The records show 24 deputations that were signed in Kansas City, 18 of them dated July 23, 2020. Almost a week later, 25 oaths were signed in Chicago. The following month, the records show 15 oaths signed in St. Louis. Milwaukee saw 38 oaths signed throughout September, starting with a batch of 24 on Sept. 11. The highest number of deputations in the records occurred in Albuquerque, with 58 oaths signed on Sept. 4 and Sept. 16. In some cases, the deputations were set to last months. In others, such as those involving the Milwaukee Police Department, the deputations appear to only extend for days or weeks.
The records also include correspondence related to getting many of those forms approved, with several officials expressing urgency around the project. A Great Lakes Regional Fugitive Task Force staffer submitting deputation applications on July 23 told officials at the Special Deputations Branch that “the sooner we can get [the deputations] back the better,” and noted the previous day’s expansion of the operation to Chicago and Albuquerque.
On Aug. 27, after the program had been expanded to still more cities, a USMS investigative analyst with the New Mexico District also requested to fast-track Operation Legend-related deputation applications.
“Please be advised that this is for Operation Legend. Please expedite,” wrote the analyst, whose name is redacted. Another email from Sept. 9 also requests expedited processing; the sender’s name is also redacted, so it is unclear if it is the same official.
Other messages point to Operation Legend’s status as a continuation of Operation Relentless Pursuit (ORP), which the Justice Department announced in December 2019 and which similarly focused federal resources on reducing crime in select urban areas.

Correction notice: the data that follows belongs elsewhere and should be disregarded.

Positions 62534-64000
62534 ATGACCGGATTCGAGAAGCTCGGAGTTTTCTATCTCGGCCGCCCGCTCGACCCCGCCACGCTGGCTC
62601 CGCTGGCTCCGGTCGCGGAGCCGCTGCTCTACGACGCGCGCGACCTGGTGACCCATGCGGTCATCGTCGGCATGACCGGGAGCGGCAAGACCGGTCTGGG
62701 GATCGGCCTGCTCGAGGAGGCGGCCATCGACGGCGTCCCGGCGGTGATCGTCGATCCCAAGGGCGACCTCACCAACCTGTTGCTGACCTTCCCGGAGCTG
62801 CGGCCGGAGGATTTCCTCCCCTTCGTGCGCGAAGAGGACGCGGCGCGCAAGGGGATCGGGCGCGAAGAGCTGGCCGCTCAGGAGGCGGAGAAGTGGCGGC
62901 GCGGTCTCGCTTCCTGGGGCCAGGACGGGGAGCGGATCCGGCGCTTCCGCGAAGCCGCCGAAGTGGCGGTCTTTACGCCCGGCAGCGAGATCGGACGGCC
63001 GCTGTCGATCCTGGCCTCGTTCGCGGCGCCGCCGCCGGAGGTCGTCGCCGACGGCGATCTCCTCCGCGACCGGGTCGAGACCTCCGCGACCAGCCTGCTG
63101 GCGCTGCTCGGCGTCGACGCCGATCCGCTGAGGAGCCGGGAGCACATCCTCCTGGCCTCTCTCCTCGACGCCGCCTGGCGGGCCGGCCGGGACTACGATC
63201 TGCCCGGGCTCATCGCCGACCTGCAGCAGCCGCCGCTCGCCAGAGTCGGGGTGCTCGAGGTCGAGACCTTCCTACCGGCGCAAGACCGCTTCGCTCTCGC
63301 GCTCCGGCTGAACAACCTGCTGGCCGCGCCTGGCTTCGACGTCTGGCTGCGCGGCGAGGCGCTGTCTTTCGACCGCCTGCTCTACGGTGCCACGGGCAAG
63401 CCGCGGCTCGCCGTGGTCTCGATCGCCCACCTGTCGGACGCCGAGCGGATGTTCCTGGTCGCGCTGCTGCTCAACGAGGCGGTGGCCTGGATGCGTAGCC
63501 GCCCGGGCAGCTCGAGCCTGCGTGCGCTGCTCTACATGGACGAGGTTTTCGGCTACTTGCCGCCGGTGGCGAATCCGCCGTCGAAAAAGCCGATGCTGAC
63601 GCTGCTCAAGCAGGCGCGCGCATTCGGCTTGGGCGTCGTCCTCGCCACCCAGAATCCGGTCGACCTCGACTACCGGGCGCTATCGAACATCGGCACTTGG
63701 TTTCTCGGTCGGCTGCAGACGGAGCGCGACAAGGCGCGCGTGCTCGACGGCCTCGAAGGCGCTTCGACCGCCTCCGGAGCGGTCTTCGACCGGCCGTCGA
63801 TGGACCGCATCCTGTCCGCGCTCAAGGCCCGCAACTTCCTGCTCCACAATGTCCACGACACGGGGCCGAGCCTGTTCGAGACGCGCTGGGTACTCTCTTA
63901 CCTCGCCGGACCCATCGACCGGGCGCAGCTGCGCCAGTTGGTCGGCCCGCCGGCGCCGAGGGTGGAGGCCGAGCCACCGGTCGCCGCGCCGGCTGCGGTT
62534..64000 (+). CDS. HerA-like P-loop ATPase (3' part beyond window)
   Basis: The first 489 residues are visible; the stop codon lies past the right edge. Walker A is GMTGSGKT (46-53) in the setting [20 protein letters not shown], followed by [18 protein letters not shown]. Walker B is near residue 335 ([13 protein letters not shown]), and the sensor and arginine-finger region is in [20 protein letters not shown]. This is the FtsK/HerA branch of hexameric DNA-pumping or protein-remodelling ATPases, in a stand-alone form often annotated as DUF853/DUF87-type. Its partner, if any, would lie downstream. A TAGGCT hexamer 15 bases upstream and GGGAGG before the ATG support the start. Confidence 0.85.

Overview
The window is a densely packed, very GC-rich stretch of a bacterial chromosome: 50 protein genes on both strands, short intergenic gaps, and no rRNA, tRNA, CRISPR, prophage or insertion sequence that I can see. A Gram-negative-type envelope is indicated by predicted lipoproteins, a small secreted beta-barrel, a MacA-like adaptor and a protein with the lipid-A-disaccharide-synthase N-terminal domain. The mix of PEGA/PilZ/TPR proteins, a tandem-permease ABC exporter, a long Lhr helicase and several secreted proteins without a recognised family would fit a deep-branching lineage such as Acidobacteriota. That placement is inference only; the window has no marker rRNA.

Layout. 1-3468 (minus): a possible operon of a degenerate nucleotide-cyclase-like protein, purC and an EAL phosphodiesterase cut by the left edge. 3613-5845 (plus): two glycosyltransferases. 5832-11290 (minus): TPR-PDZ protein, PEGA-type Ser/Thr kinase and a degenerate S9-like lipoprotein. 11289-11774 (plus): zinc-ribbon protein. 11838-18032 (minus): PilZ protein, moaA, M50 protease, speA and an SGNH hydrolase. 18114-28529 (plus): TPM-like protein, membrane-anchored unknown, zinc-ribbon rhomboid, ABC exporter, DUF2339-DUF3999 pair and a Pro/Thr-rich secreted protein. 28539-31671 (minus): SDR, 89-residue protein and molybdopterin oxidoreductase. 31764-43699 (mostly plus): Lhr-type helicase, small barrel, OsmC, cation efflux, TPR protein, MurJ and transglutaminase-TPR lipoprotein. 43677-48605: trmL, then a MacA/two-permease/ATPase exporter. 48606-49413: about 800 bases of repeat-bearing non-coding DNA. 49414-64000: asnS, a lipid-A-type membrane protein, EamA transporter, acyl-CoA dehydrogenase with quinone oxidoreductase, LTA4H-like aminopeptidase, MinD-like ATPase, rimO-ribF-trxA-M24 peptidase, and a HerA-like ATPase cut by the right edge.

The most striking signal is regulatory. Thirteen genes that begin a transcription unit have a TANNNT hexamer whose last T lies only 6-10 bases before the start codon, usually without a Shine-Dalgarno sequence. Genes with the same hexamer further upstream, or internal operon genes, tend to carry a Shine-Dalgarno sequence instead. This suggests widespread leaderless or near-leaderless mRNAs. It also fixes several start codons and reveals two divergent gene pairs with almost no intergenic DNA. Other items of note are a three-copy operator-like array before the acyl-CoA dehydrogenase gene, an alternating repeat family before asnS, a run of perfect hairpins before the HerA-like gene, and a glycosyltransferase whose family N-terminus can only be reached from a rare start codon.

On July 30, a USMS administrative officer from the Great Lakes Regional Fugitive Task Force wrote that the new project was “a continuation of ORP even though it is now being referred to as Operation Legend,” and indicated that they wanted to deputize the same Milwaukee Police Department officers for Operation Legend as for ORP.
In a congressional hearing just two days before, Rep. Jerry Nadler asked then-Attorney General William Barr whether the Justice Department had rebranded prior programs as Operation Legend “in order to assist the president in an election year.” Barr denied that Operation Legend was merely a rebranded version of ORP, saying that the Covid-19 pandemic had interrupted the earlier program, and described Operation Legend as a “reboot.”
The new records also contain an email from Sept. 11, 2020, regarding Milwaukee deputations, which similarly grouped the programs together. “These are for the group application for Operation Legend/ Relentless Pursuit,” a USMS official noted.
In August, American Oversight filed a FOIA request for records regarding the number of people arrested as part of Operation Legend. USMS told us in November that it had no records responsive to that request — the next month, the Justice Department said the program had led to more than 6,000 arrests. Barr had previously announced in July 2020 that Operation Legend had led to 200 arrests in Kansas City within its first two weeks, only for the Justice Department to make a correction: That figure referred to arrests from Operation Relentless Pursuit.
American Oversight continues to seek answers about Operation Legend — including arrest data from other departments and agencies — as well as about the legacy of the Trump administration’s brutal response to racial justice protests.